It may look the same but is completely different

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Recently, environmentalists breathed a sigh of relief when the nation was informed that the government was not considering any easement of our laws and regulations as far as the Yida project is concerned. Now, health professionals are breathing their own sigh of relief after hearing that the reports that the Medical Benefits Scheme (MBS) was considering sourcing pharmaceuticals from India were unfounded (for now).
After OBSERVER media received a tip from a source close to the Ministry of Health that a plan was afoot for the country to drop out of the Pharmaceutical Procurement Services (PPS) of the Organisation of Eastern Caribbean States (OECS), and source its pharmaceuticals by other means and from suppliers or a supplier in India, we immediately reached out to Minister of Health Molwyn Joseph and other top health officials.
This possible move, after all, would be significant, not because we could save significant sums of money; rather, such a move could have serious health consequences. That is because India has a poor reputation as being a top producer of counterfeit drugs – drugs that have, for all intent and purposes, no active ingredients.
It is necessary for us to make the distinction between counterfeit and generic drugs. Generic drugs are drugs made with the same or very similar formulas as the original ‘brand-name’ drugs but are not sold under the original brand name. Counterfeit drugs, on the other hand, are really nothing more than fillers. Like counterfeit money, they may look the same but really, they have no value. India has done a good job of producing both.
For this piece, we are not even going to talk about the term “falsified” drugs which was recently adopted by the World Health Organization (WHO) after settling a long-standing dispute between India and the European Union (EU) by clarifying that ‘counterfeit’ will be used by member states with respect to protection of Intellectual Property Rights (IPR). In our bit of paradise, we could care less about the technical definitions used by big pharmaceutical companies as they battle with one another to save their billions of dollars in profits.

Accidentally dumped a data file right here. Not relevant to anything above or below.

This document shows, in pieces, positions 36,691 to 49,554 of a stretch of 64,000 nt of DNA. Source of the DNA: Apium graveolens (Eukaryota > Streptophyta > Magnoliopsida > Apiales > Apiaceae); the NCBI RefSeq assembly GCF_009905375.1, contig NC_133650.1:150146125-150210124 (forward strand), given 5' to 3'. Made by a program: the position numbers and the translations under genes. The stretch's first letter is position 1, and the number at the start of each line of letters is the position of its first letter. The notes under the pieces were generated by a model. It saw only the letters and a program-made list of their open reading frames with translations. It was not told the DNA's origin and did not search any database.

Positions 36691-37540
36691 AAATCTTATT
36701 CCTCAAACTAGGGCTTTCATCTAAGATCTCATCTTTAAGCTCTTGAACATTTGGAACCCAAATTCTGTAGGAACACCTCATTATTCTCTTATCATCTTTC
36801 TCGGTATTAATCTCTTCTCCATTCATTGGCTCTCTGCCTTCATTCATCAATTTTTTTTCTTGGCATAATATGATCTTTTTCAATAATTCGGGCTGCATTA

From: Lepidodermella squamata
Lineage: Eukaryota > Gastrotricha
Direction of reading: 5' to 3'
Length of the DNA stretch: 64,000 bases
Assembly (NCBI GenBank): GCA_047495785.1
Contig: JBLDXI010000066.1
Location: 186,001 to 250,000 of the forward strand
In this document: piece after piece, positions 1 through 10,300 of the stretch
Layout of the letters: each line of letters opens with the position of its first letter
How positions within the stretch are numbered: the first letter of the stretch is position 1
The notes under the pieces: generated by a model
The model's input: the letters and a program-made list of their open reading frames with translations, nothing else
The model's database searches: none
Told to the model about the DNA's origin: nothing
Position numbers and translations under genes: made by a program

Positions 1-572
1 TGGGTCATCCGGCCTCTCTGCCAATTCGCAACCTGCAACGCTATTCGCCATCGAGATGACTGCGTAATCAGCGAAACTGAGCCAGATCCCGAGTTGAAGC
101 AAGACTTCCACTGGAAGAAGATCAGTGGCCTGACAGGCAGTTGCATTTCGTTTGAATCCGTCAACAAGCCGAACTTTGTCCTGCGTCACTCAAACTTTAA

What we care about is access to affordable, safe medicines and the arrangement that we have with PPS seems to have served us well, as confirmed by the minister when he said, “PPS has served [Antigua & Barbuda] well” and that the government “does not intend to depart from our commitment to work with the programme”. Thank you Minister Joseph; that statement provides much needed relief to our minds and to anyone concerned about our health care services and supplies.
We would be lying if we did not admit that we are still a bit concerned because we did not receive a firm commitment that we will not sway from PPS. At the same time, we can understand that the government cannot tie our supply to a single entity forever but we must be honest and say that we are extremely cautious about sourcing pharmaceuticals from the Asian and South American continents.
We are not in the business of stereotyping but in this case, the risks are great and we fear that we do not have the resources to do the extreme vetting and testing of drugs coming out of those markets. And it does not necessarily have to be counterfeit drugs, it could simply be poorly manufactured drugs that do not have the desired or expected health benefits.
To put this into perspective, in a 2016, Special 301 Report, the Office of the United States Trade Representative stated: “While it is impossible to determine an exact figure, studies have suggested that up to 20 per cent of drugs sold in the Indian market are counterfeit and could represent a serious threat to patient health and safety” and “97 per cent of all counterfeit pharmaceuticals seized at the US border in Fiscal Year 2015 were shipped from four economies:  China, Hong Kong, India, and Singapore.”
So, while we can agree that “India is a major supplier of pharmaceuticals like the United States (US) and Cuba”, as the minister stated, it is also a major supplier of ‘unwanted’ pharmaceuticals that could have devastating effects if they were to slip into our health system.
How devastating? Let’s take India itself. A 2015 Newsweek article on the subject of counterfeit drugs entitled “The Fake Drug Industry Is Exploding, and We Can’t Do Anything About It”, authored by Alexandra Ossola, reported: “In 2013, officials in India discovered that 8,000 patients died over a five-year period in a remote Himalayan hospital because an antibiotic used to prevent infection after surgery had no active ingredient.”
It is not our intent to bad talk the Indian pharmaceutical industry but there is enough information out there and easily available from organisations like the WHO and the Centers for Disease Control (CDC), or even on the Internet, to cause our government to ‘err on the side of caution’. Countries like India have done immense good in reducing the cost of pharmaceuticals but it is unlikely that we have the necessary resources or expertise to safely surf through the massive world of counterfeit drugs.

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